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Is It Legal to Ship Wine to Your Home?

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By Brett Snider, Esq. on October 21, 2013 8:49 AM

Cheers to online retailer Amazon, which is expanding wine delivery to states like New York and Michigan. But savvy wine connoisseurs may be wondering whether it's legal to ship their favorite wines to their doorsteps.

Amazon's wine marketplace now ships wine to 20 states and Washington, D.C., according to Mashable. But state laws still vary widely on which booze-bearing bottles can be shipped in from out-of-state -- or even within the state.

For boozehounds and wine enthusiasts alike, here is a breakdown of the most common state regulations on shipping wine:

State Laws Subject to Change

If you use Amazon to shop for wine or simply want to ship some bottles back home after a trip to a winery, you'll want to know which states allow for out-of-state shipping of wine.

Unfortunately for wine lovers, state laws regulating alcohol are always subject to change -- sometimes even by court decisions -- so it is important to stay current on your home state's laws.

As of October 2013, according to the Wine Institute, about 40 states allow some form of shipment to consumers in their states from out-of-state wineries. But in many states, the amount of wine that can be shipped is limited by volume or by the number of bottles.

Many wineries will offer either UPS or FedEx to ship wine from their home states to yours. But if you reside in Massachusetts, you won't be able to use either carrier to ship wine.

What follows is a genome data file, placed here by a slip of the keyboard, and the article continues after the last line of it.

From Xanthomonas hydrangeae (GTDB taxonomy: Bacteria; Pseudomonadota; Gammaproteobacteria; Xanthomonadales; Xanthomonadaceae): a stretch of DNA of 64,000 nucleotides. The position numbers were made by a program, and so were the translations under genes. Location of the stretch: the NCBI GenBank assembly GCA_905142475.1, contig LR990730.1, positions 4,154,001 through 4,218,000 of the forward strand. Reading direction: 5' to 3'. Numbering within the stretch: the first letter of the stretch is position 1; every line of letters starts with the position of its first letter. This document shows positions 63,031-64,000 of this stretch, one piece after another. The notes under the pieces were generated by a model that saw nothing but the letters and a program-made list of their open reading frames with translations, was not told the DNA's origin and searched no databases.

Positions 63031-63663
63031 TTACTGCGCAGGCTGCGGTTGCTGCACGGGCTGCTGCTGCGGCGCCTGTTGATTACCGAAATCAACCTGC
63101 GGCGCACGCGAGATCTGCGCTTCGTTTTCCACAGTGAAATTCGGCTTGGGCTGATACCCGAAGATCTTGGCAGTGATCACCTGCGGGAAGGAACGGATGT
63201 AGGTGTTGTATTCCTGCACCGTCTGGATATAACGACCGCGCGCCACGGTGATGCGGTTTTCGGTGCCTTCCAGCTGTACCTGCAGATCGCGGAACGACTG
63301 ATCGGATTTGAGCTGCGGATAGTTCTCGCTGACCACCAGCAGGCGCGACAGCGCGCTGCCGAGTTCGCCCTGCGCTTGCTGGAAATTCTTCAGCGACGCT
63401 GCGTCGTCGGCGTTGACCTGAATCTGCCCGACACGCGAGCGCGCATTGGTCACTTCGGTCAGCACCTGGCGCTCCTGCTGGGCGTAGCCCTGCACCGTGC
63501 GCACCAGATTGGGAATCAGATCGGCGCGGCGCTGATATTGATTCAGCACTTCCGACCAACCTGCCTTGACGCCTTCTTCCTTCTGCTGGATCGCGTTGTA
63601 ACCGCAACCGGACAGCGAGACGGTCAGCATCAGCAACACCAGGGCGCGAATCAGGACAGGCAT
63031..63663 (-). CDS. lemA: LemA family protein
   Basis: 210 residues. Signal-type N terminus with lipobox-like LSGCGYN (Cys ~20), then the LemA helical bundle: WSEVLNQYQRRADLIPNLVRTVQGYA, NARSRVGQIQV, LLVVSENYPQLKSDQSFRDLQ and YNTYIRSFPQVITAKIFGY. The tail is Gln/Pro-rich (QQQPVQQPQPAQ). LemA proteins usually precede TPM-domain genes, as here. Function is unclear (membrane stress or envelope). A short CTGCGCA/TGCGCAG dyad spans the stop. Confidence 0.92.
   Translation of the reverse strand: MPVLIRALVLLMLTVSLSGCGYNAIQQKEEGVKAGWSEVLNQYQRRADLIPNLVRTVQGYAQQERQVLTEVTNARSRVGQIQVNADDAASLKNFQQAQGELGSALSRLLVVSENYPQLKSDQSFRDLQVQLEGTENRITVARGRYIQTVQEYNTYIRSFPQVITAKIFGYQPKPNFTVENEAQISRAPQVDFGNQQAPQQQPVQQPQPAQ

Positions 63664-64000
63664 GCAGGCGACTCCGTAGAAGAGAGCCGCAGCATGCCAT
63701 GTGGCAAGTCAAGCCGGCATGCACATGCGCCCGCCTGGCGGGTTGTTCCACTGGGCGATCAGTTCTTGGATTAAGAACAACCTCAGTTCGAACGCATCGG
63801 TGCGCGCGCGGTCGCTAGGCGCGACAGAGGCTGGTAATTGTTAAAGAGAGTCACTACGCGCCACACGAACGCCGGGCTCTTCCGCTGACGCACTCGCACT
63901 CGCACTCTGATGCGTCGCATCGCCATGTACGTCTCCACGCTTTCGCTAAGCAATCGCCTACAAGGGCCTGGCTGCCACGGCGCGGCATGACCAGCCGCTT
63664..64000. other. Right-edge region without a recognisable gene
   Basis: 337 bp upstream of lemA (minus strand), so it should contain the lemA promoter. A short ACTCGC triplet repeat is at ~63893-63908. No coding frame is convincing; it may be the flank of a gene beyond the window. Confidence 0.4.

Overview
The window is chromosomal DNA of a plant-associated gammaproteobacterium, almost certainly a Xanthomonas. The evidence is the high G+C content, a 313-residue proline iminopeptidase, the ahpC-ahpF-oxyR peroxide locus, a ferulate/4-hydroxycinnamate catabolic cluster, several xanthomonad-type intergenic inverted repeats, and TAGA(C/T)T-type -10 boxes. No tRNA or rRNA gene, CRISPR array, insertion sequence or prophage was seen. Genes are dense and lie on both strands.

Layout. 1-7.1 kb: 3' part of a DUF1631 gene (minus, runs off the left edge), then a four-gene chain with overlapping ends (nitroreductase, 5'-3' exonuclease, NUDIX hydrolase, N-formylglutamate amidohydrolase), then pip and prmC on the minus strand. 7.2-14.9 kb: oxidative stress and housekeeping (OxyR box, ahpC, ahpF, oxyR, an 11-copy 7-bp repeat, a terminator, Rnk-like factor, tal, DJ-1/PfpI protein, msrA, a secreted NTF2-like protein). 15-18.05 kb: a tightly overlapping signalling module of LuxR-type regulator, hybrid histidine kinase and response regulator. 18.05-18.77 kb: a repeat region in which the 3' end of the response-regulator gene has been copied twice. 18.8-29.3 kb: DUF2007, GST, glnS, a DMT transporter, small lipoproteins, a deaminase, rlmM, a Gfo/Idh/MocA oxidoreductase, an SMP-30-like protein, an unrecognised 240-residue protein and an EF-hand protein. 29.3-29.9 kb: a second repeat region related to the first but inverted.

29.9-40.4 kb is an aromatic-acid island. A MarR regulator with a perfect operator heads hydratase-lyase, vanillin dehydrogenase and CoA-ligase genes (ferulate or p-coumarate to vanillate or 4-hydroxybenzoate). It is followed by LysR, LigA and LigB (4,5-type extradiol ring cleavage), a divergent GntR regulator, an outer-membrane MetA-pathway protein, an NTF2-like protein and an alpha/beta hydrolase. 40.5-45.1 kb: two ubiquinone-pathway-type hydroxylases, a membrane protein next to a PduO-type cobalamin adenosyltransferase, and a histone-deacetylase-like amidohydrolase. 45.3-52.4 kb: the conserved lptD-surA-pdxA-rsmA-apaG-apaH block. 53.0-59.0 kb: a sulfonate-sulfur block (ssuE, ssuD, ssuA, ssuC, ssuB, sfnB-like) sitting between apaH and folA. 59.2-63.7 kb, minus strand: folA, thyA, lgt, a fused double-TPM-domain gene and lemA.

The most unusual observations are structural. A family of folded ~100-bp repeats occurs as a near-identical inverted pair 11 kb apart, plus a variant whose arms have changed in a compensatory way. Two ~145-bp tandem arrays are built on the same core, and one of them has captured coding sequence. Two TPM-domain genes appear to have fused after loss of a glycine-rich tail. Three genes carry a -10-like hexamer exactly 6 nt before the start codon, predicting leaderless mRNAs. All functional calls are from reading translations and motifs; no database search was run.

State Bans on Out-of-State Shipping

The Wine Institute reports that 10 states have prohibited the out-of-state shipping of wine: Alabama, Arkansas, Delaware, Kentucky, Massachusetts, Mississippi, Oklahoma, Pennsylvania, South Dakota, and Utah.

If you're in one of those states, don't lose all hope. A shipped bottle of wine may be in your future thanks to two legal loopholes in state laws. For example:

  1. Intrastate shipping. Out-of-state shipping may be out of the question -- but if you're in Kentucky, Pennsylvania, Massachusetts, or Arkansas, you may ship a bottle from an in-state winery to your door. The U.S. Supreme Court has ruled that laws discriminating between out-of-state and in-state wineries are unconstitutional, but these four states have yet to pass new laws.
  2. On-site shipping. Delaware, Oklahoma, and South Dakota allow winery visitors who are "on-site" to have a winery ship bottles to their home states on their behalf.

As for residents of states that have prohibited wine transport altogether -- Alabama, Mississippi, and Utah -- your best bet might be requesting your local liquor or wine store to import your favorite vintage.

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